If the piece required her to play a simple A-flat-major triad with her left hand, she would feel in doing so as if the black A-flat and E-flat keys were soft, low, tree-covered hills, smothered by forgotten glaciers, and the C between them a fog-filled valley, over which her poised fingers were parachuting very early in the morning; an ordinary pile of perfect fourths and fifths would slice through her like the stave of a hard-boiled-egg slicer; she could sense the felt-covered hammers thumping gently against the piano wires as gently as the noses of sheep in pens or fish against glass; she felt with extraordinary vividness her right foot making its little jumps on the sustain pedal, hosing off any recent blendings and allowing a new concord to rise up clear from its mud-wrestling past.

From the mid-nineties through the early years of the new millennium, Baker's career veered away from music with books like Double Fold, The Everlasting Story of Nory, A Box of Matches, and Checkpoint. But music came roaring back in The Anthologist, in which Baker made the argument, via proxy narrator Paul Chowder, that poetry that appeared to have a three-beat rhythm was actually similar to music written in 4/4 time, with the fourth beat being a rest. To demonstrate this, Paul sets portions of Alice Cary's "Nobility," Longfellow's "The Day is Done," and Poe's "The Raven," to music – the actual staffs and notes appear in the book – and if you listen close you can hear the silent beats when the poems are read aloud, even without music:

Indeed, if you read Nicholson Baker as I did, mostly in order, you eventually get a sense that not only did Baker never exhaust the musical side of himself, his career tells the story of how he moved away from it, but slowly returned to it. In the early 2000s, Baker began to get interested in pacifism and drone technology – hence, Checkpoint and Human Smoke – and by 2012 he'd become so preoccupied with thinking about the United States' ongoing wars and its policy of routine assassinations that he decided to abandon writing for a while – and compose music instead. This story is told, obliquely, in The Anthologist's sequel, Traveling Sprinkler, in which Paul Chowder retreats to his Maine barn to sing songs to himself, and this is not wholly fictional. All of Baker's protests songs, which he composed and performed himself – including "Jeju Island Song," "Terrormaker," "Whistleblower Song," and "Nine Women Gathering Firewood" – appear on YouTube. I recommend them:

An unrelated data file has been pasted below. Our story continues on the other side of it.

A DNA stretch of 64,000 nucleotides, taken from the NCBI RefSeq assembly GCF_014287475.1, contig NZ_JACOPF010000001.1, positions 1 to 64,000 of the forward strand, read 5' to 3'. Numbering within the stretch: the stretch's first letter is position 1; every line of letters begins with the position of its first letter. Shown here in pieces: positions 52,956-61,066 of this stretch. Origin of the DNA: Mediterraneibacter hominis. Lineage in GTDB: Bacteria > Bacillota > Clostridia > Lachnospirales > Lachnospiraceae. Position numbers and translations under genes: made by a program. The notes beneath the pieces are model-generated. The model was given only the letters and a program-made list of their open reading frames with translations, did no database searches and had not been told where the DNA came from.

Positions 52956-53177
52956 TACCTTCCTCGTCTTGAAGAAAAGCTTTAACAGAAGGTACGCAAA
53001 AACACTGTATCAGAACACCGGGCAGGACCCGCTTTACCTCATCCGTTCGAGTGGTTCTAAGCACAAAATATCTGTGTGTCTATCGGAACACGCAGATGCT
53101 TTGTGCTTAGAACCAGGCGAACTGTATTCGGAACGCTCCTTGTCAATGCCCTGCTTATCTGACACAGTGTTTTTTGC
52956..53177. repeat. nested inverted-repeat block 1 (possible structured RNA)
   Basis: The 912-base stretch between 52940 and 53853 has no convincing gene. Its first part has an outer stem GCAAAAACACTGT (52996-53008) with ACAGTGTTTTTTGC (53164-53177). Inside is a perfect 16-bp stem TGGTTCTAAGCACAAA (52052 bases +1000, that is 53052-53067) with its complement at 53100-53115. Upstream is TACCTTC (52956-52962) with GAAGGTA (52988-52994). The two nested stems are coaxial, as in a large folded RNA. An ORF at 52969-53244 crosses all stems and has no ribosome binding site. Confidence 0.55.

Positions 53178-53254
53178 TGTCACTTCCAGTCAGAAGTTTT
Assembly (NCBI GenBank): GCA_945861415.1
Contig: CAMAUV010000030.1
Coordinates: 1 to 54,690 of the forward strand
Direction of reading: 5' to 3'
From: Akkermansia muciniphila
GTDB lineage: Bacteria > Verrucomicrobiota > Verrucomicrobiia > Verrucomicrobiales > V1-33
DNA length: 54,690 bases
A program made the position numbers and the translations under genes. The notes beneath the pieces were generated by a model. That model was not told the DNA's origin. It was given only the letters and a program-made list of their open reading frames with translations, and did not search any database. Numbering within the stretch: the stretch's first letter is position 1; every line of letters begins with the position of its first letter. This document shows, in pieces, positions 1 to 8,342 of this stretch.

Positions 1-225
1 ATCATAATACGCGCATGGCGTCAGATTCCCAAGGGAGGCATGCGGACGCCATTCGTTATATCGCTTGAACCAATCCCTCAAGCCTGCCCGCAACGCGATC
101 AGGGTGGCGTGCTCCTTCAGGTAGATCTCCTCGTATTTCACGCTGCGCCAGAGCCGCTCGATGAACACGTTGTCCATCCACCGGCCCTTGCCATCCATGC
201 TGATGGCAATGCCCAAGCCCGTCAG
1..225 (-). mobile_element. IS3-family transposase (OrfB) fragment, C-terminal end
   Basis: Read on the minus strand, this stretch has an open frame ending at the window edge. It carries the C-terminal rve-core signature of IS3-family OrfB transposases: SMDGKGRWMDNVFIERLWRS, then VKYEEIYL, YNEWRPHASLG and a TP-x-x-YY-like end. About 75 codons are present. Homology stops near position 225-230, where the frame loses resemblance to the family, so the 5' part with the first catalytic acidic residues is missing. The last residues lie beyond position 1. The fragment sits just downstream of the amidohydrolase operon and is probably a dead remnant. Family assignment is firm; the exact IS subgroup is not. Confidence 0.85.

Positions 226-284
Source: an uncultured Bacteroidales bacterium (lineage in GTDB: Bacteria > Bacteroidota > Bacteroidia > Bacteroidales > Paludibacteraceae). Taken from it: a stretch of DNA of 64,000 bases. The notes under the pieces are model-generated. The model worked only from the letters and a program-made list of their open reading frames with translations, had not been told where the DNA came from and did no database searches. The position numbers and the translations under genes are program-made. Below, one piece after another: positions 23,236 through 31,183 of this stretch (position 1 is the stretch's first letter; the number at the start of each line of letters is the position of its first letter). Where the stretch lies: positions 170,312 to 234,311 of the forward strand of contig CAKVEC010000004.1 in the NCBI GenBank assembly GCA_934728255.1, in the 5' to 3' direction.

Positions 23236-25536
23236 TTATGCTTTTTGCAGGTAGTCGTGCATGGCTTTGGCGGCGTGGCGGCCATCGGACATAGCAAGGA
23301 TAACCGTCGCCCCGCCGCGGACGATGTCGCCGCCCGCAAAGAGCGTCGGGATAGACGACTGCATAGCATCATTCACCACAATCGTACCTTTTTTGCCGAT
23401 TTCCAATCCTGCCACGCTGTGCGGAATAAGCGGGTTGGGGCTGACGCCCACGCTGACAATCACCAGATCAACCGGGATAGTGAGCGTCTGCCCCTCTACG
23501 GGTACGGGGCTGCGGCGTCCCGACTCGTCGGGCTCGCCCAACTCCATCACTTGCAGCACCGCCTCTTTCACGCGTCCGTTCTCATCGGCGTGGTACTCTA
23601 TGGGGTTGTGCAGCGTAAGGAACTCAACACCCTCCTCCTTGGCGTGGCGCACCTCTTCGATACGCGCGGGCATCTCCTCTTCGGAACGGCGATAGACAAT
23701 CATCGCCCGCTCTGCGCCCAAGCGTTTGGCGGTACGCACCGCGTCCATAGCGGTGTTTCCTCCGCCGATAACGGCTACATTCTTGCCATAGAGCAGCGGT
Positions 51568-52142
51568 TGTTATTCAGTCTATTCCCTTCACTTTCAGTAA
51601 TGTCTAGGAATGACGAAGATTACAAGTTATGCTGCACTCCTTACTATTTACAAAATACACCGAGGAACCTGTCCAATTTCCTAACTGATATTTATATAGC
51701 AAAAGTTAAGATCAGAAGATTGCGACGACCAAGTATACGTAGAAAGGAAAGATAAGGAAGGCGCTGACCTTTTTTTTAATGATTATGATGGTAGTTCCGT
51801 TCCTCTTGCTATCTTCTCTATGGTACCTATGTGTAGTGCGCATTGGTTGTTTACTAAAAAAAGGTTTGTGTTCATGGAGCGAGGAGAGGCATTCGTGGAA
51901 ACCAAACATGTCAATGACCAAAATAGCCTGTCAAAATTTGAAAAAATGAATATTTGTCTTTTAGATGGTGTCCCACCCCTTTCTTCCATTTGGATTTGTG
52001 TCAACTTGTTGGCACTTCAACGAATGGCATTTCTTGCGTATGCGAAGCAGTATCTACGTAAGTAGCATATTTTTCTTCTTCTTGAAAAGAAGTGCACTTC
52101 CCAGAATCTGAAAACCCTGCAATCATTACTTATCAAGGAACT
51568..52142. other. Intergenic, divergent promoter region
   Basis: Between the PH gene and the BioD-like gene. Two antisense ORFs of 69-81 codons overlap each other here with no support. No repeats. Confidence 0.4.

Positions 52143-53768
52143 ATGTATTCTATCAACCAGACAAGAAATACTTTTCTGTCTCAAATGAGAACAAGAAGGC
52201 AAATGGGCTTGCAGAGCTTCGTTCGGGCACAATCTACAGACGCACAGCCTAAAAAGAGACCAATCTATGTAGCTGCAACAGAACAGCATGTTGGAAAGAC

J.C. Hallman and B & Me links:

the author's website

BookPage review
Publishers Weekly review
Quarterly Conversation review
San Francisco Chronicle review
Slate review

Brooklyn Rail interview with the author
Interview magazine interview with the author
Largehearted Boy Book Notes essay by the author for The Devil Is a Gentleman
Largehearted Boy Book Notes essay by the author for The Hospital for Bad Poets
Largehearted Boy Book Notes essay by the author for In Utopia
The Millions essays by the author
Willamette Week interview with the author

also at Largehearted Boy:

Book Notes (2015 - ) (authors create music playlists for their book)
Book Notes (2012 - 2014) (authors create music playlists for their book)
Book Notes (2005 - 2011) (authors create music playlists for their book)
my 11 favorite Book Notes playlist essays

100 Online Sources for Free and Legal Music Downloads
Antiheroines (interviews with up and coming female comics artists)
Atomic Books Comics Preview (weekly comics highlights)
Daily Downloads (free and legal daily mp3 downloads)
guest book reviews
Librairie Drawn & Quarterly Books of the Week (recommended new books, magazines, and comics)
musician/author interviews
Note Books (musicians discuss literature)
Short Cuts (writers pair a song with their short story or essay)
Shorties (daily music, literature, and pop culture links)
Soundtracked (composers and directors discuss their film's soundtracks)
weekly music release lists
Word Bookstores Books of the Week (weekly new book highlights)